The article “What the Latest Nate Silver Controversy Teaches Us About Big Data” from fortune.com analyzes the meaning behind the famous poll analyst’s twitter response to criticisms of his presidential polling model by the Huffington Post. As of November 6, the politically left-leaning Huffington Post gave Hilary Clinton a 98% chance of winning the election over Donald Trump, while Silver’s model gave her a 64.9% chance. This discrepancy came from Silver’s technique known as trend line adjustment, which Huffington Post Bureau Chief Ryan Grim called “merely political punditry dressed up as sophisticated mathematical thinking.”
A major reason why Silver’s model is far less sure about Clinton’s presidency is his perceived correlation between state polling errors. He has noted that if one state’s polls overstate a candidate’s popularity, then that candidate’s popularity will also be overstated in states with similar demographics. This means that the effect polling errors would have on an election could possibly be largely understated by models like the Huffington Post’s.
Another reason Silver gives Trump a better chance of winning this election than most analysts is that he realizes that there have only been 11 elections since 1972, the first election year a significant number of state polls were recorded. This small number means two things.
First, it is important to calibrate the model based on polls and results going all the way back to 1972 because there is such a limited amount of data. Many models only include more recent data, as polling from 2000-2012 has been much more predictive than its predecessors. This is a mistake because this sample size is only four elections, too small a number to conclude that we are significantly better at polling now.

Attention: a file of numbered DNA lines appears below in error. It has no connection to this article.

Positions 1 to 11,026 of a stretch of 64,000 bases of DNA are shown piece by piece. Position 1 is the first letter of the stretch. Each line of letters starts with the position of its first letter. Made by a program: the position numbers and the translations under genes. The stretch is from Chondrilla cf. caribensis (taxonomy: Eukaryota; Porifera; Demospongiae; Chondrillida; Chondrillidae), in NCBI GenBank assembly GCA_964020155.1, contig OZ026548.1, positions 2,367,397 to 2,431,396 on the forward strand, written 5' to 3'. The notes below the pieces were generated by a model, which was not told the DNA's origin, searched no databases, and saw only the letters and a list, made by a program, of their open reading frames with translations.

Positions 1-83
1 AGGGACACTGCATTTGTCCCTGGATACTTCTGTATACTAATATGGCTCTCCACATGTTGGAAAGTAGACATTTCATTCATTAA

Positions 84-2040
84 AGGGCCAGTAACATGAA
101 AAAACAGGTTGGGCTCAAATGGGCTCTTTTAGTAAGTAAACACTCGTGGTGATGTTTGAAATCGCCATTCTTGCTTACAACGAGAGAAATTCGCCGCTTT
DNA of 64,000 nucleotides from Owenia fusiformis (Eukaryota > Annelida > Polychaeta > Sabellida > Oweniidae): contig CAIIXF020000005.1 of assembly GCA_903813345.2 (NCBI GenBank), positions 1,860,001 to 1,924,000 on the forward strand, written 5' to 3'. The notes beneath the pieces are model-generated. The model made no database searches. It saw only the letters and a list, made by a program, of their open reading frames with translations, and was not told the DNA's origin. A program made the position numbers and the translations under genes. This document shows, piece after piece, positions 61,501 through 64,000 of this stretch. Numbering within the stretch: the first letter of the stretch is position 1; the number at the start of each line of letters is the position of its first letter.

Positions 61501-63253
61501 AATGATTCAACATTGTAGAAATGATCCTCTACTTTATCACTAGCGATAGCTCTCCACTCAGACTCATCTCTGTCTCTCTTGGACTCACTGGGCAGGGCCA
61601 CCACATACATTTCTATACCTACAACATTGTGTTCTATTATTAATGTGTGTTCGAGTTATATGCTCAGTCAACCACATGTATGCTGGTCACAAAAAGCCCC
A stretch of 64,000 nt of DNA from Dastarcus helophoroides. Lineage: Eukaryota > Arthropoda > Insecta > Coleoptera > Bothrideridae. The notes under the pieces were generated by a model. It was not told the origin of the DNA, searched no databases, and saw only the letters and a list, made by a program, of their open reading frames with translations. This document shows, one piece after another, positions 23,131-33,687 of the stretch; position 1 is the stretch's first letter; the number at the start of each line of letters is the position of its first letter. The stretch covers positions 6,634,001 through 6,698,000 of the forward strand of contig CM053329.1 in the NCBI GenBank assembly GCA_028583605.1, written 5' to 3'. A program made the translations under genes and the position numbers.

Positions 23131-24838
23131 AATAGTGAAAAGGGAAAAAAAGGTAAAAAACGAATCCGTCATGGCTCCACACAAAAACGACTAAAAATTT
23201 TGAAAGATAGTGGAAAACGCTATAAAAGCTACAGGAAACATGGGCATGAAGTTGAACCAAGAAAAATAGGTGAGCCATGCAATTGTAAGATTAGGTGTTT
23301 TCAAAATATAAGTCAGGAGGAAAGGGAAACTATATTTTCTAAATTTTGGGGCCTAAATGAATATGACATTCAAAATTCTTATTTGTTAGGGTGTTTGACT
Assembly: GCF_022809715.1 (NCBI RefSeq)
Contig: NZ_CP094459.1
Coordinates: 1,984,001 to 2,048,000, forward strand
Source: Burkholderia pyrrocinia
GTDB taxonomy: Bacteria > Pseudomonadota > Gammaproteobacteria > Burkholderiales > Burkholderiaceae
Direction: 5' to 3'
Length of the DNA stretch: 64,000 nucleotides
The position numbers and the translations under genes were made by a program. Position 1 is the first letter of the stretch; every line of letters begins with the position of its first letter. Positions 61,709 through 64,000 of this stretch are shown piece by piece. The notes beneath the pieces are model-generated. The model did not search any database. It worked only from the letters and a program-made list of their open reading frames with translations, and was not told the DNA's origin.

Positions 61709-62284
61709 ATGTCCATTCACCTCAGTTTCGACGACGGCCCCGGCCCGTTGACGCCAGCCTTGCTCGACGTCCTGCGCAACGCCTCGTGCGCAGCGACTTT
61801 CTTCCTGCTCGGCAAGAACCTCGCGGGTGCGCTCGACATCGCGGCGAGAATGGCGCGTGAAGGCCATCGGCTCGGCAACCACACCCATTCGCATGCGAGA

The second thing it means is that even going back to 1972 is too small a sample size to be so conclusive in poll findings. Eleven elections is not enough of a sample to know how much to adjust poll results based on state demographics.
The thing to notice about Silver’s reasoning is that he doesn’t believe Trump’s support is being undervalued in polls, but rather that he simply doesn’t know for sure if he is or if he isn’t, and that no one at this moment can be sure. That is why giving Hilary a 98% chance of winning is outrageous, not because she’s not likely to win, but because it’s impossible to be that sure she’s going to.
This is what can sometimes be the problem with big data. People want it to give them absolute answers, making human decision mistakes impossible. But the amount of data required for this level of certainty just doesn’t exist yet in any field, be it politics, sports, economics, healthcare or anything else. Big data is obviously extremely useful as a predictor, but it isn’t perfect.